Mulin Huan ’26
Ecology and Evolutionary Biology
Seasonal Evolution of Fruit Fly Competitive Ability
I studied how fruit fly phenotypes such as heat tolerance, starvation tolerance, chill coma recovery and fecundity can rapidly evolve over a few months and used experiments to examine how these rapid evolutions affect their competitive abilities. I set up a field experiment site with fly cages and tents at the Princeton University nursery but ran into several issues when storms knocked down the tents and cages. However, my adviser and I came up with ideas to fix the problem. I also took part in making food for all the flies and recording data during the phenotyping of the flies. I learned many techniques, especially skills involving collecting and sampling flies from orchards and cages. As a rising sophomore, this opportunity offered me great insights including how to work safely and efficiently in a university laboratory and deal with unexpected challenges in the field. Overall, I developed further confidence in my aspired career as a researcher in ecology and evolutionary biology.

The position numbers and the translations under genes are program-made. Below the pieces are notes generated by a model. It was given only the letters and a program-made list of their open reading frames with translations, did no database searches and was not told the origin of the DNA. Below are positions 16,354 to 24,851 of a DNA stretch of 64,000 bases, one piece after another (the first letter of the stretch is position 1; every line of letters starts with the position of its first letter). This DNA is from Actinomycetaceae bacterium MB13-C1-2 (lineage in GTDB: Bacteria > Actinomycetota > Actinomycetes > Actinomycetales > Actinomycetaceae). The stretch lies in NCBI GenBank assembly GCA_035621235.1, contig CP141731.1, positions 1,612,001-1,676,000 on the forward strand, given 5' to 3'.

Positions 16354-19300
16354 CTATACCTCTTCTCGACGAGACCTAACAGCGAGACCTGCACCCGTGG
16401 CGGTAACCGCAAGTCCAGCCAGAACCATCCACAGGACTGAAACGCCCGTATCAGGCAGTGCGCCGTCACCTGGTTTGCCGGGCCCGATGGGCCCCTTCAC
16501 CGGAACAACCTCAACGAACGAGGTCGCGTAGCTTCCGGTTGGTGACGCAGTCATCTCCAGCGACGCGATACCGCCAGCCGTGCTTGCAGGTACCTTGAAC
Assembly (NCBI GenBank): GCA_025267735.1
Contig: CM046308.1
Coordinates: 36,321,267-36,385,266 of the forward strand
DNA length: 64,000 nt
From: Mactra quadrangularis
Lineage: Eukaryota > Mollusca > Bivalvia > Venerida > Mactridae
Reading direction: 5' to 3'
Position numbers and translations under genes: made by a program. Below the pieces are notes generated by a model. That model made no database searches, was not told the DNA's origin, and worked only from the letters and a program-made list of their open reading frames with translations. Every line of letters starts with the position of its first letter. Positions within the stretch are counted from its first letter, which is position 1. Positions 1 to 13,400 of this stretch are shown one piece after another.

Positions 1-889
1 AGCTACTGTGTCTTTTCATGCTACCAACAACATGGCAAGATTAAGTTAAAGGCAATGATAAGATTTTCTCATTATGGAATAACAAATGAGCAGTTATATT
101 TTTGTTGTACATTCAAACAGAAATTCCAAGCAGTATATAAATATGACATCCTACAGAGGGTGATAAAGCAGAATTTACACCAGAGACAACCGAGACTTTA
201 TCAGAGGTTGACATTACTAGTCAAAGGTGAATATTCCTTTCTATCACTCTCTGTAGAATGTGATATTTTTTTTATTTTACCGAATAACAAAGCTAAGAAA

* This internship is connected to the HMEI Biodiversity Grand Challenges project, “The Maintenance of Species Diversity through the Rapid Evolution of Competitive Ability.”
Biodiversity and Conservation
Levine Lab, Department of Ecology and Evolutionary Biology, Princeton University - Princeton, New Jersey
Jonathan Levine, J.N. Allison Professor in Environmental Studies, Professor of Ecology and Evolutionary Biology; Jamie Leonard, Ph.D. candidate, Ecology and Evolutionary Biology